The name pretty much says it all: “doorknob complaint.”
Just as you turn the doorknob to exit the examining room, the patient pipes up with a new complaint, sometimes more serious than anything else discussed during the visit.
It’s not hard to shut the door on doorknob complaints, though. “One of the things that’s been found to be helpful is this concept of setting an agenda at the beginning of a visit,” says Dr Eric Holmboe, chief medical officer of the American Board of Internal Medicine. “What’s concerning you today? What questions do you have? What would you like to cover?” If the list is long, the physician can suggest what should be at the top and what can wait for a subsequent, longer appointment if necessary.
In a recently released summary of a February workshop, the Institute of Medicine’s (IOM) Roundtable on Value & Science-Driven Health Care noted that physicians aren’t born knowing how to engage patients, just as patients aren’t born knowing how to engage with physicians. “Patients and clinicians learn these skills over time and through partnership with a supportive care team,” according to the summary.
Even physicians who haven’t picked up those skills after decades of seeing patients can improve, says Holmboe, who spoke at the IOM workshop (see a short video about the workshop here). In an interview, he describes a community-based primary care doctor whose patients weren’t exactly crazy about him. They thought he was grumpy, and his partner agreed. At age 60, the guy was suffering from burnout. But then he took a 1-week course on improving clinical skills, and “he was totally transformed,” Holmboe says. “He realized that these techniques could not only make him more effective and his patients more satisfied, but they actually brought him more joy in his work.”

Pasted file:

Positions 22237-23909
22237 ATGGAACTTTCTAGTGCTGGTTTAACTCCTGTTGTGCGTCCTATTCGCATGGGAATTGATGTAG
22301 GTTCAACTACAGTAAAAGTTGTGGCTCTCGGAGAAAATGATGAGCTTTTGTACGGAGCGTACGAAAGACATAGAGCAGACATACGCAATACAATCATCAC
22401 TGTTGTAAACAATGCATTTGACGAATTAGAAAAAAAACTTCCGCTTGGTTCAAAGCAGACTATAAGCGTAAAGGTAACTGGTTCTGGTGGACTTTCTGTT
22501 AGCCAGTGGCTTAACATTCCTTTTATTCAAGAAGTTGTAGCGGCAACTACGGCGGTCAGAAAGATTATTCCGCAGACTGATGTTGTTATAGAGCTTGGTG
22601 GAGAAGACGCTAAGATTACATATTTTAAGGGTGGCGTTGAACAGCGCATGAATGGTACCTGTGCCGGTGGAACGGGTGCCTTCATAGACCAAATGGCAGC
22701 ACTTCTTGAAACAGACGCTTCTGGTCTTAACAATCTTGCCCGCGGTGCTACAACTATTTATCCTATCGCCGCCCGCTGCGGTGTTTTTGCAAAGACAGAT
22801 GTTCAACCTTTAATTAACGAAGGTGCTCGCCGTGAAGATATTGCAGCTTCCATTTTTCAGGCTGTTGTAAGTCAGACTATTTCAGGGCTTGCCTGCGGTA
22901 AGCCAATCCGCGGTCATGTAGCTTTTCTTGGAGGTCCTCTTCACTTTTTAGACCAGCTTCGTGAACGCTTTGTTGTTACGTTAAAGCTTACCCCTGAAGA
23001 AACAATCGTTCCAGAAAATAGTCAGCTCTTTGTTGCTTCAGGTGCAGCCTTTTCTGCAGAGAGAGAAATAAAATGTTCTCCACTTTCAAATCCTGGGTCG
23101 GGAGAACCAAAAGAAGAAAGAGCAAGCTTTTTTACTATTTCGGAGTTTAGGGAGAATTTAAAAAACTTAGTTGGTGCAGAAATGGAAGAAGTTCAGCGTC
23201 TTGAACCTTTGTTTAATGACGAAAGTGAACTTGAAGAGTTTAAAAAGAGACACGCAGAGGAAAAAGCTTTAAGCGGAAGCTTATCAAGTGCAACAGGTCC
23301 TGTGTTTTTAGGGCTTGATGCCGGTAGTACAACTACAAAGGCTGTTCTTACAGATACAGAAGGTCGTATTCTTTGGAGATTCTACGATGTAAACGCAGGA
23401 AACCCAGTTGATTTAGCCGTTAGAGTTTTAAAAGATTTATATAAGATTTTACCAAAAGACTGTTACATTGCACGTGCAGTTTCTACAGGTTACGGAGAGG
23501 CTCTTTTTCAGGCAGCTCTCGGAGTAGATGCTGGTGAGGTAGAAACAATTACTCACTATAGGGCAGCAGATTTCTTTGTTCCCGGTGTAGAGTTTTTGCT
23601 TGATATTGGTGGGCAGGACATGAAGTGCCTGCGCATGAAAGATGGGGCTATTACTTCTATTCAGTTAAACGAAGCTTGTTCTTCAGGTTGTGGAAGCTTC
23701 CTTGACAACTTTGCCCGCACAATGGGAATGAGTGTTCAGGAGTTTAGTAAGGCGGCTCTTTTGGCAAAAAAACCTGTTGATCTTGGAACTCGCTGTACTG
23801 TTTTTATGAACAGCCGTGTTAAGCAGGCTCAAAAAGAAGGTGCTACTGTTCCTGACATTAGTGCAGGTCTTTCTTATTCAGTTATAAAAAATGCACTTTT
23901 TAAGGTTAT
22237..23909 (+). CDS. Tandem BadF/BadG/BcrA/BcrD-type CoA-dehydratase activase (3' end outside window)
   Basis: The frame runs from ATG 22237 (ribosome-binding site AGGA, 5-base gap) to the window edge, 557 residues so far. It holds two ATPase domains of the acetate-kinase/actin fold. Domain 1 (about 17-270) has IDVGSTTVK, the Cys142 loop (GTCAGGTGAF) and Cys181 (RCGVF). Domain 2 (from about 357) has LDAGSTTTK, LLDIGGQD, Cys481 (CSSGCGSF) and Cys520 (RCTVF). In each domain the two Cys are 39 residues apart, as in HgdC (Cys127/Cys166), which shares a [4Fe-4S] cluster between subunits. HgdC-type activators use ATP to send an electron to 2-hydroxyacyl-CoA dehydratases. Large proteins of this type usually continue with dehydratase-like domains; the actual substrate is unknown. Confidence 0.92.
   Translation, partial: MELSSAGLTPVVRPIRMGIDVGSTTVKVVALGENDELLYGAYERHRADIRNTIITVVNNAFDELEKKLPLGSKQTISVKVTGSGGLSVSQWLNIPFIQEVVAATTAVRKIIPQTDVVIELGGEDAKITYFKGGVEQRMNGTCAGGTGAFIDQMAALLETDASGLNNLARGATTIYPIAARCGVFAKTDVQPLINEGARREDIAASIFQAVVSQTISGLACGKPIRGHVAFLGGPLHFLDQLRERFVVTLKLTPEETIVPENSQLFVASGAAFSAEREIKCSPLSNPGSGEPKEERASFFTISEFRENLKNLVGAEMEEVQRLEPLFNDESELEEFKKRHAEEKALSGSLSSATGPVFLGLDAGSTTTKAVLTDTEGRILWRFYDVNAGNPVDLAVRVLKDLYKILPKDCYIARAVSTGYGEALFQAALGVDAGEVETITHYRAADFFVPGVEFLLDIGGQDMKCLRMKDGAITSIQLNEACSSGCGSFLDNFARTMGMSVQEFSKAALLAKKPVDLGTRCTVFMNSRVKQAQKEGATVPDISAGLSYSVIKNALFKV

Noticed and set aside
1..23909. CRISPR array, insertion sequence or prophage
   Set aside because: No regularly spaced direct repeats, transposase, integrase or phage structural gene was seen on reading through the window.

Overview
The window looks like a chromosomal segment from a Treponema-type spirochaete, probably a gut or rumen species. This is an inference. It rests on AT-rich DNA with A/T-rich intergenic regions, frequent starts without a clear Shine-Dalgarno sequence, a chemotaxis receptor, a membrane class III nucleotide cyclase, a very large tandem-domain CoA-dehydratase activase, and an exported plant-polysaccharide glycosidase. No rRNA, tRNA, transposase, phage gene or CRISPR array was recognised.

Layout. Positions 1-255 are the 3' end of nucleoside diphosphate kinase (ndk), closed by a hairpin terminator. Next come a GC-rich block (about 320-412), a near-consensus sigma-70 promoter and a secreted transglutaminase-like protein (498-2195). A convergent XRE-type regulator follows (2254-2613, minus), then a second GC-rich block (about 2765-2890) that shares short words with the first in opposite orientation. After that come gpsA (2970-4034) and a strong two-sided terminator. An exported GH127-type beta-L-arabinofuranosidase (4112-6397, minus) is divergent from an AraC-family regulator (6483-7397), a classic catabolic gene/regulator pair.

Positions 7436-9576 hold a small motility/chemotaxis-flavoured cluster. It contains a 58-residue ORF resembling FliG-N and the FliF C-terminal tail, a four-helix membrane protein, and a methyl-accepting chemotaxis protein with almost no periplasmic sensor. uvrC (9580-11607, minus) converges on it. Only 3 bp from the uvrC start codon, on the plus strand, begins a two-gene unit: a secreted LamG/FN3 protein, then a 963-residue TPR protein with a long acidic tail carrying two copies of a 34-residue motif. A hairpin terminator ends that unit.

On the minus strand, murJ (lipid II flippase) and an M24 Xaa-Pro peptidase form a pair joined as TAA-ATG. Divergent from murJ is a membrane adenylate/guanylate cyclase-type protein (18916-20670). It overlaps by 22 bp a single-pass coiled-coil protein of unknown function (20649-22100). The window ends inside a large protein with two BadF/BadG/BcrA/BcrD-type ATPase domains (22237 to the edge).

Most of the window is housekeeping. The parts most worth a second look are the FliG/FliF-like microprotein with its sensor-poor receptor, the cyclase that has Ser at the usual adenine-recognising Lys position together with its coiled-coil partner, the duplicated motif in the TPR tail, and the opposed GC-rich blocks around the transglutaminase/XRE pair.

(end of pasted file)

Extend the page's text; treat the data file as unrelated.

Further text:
Doctors need to be able to present treatment options, discuss the pros and cons and, if there’s a difference of opinion with the patient, negotiate their way out of conflicts, says Dr Sherrie Kaplan, who also spoke at the IOM workshop. “That’s a skill set you can define.” Kaplan, who is not a clinician, and her husband, primary care physician Dr Sheldon Greenfield, serve as executive co-directors of the Health Policy Research Institute at the University of California, Irvine. Yet, Kaplan says, she and her husband have found that such discussions take place in only 15% of visits. Granted, she says, not every doctor visit involves deciding on a new treatment, but far more than 15% do.
Having that conversation doesn’t have to lengthen patient visits, Kaplan and Holmboe say. Besides, simply handing patients a prescription for antihypertension medication might leave them confused, increasing the risk that they won’t take the medicine correctly or at all, Holmboe says. “That’s the irony, right?” he says. “I don’t have the time [to explain], but you may end up paying for that in repeat visits.”
Somebody, perhaps schools or physicians or web-based tutorials, also needs to teach patients how to interact better with physicians, Kaplan says. “Doctors are half of the equation,” she says. “Patients are the other half. And patients aren’t used to doing this.” If they were, Kaplan says, women would come to appointments ready to answer the routine question about the date of their last menstrual period, and both men and women would be able to tell their doctor when the pain started.
And they’d be prepared to ask questions as well, she says. “The average patient in a 15-minute office visit asks 5 or fewer questions, and that includes, ‘where’s the men’s room?’ and ‘can you validate my parking?’”